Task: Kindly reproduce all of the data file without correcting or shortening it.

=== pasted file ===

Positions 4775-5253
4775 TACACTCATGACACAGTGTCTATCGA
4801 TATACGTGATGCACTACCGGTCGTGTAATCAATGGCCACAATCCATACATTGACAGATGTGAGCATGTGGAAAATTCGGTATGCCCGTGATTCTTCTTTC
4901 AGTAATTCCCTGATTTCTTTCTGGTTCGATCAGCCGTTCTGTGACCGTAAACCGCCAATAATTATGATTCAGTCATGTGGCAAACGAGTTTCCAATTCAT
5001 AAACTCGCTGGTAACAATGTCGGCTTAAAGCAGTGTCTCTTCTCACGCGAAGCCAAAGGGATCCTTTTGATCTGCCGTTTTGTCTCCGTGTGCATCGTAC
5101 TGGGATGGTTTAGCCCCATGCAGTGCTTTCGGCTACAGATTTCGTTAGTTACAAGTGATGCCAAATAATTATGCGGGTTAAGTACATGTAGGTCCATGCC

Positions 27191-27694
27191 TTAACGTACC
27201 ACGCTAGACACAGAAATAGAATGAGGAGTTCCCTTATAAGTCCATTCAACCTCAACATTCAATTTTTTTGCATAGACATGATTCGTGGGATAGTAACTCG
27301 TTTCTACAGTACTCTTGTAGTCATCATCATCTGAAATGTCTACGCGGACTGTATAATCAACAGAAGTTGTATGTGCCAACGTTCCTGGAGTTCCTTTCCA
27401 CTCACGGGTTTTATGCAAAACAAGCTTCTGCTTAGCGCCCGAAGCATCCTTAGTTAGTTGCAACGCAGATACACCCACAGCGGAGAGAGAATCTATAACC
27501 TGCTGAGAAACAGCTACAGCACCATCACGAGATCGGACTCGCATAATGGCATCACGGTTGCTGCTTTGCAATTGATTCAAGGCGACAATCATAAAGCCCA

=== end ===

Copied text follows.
Positions 4775-5253
4775 TACACTCATGACACAGTGTCTATCGA
4801 TATACGTGATGCACTACCGGTCGTGTAATCAATGGCCACAATCCATACATTGACAGATGTGAGCATGTGGAAAATTCGGTATGCCCGTGATTCTTCTTTC
4901 AGTAATTCCCTGATTTCTTTCTGGTTCGATCAGCCGTTCTGTGACCGTAAACCGCCAATAATTATGATTCAGTCATGTGGCAAACGAGTTTCCAATTCAT
5001 AAACTCGCTGGTAACAATGTCGGCTTAAAGCAGTGTCTCTTCTCACGCGAAGCCAAAGGGATCCTTTTGATCTGCCGTTTTGTCTCCGTGTGCATCGTAC
5101 TGGGATGGTTTAGCCCCATGCAGTGCTTTCGGCTACAGATTTCGTTAGTTACAAGTGATGCCAAATAATTATGCGGGTTAAGTACATGTAGGTCCATGCC

Positions 27191-27694
27191 TTAACGTACC
27201 ACGCTAGACACAGAAATAGAATGAGGAGTTCCCTTATAAGTCCATTCAACCTCAACATTCAATTTTTTTGCATAGACATGATTCGTGGGATAGTAACTCG
27301 TTTCTACAGTACTCTTGTAGTCATCATCATCTGAAATGTCTACGCGGACTGTATAATCAACAGAAGTTGTATGTGCCAACGTTCCTGGAGTTCCTTTCCA
27401 CTCACGGGTTTTATGCAAAACAAGCTTCTGCTTAGCGCCCGAAGCATCCTTAGTTAGTTGCAACGCAGATACACCCACAGCGGAGAGAGAATCTATAACC
27501 TGCTGAGAAACAGCTACAGCACCATCACGAGATCGGACTCGCATAATGGCATCACGGTTGCTGCTTTGCAATTGATTCAAGGCGACAATCATAAAGCCCA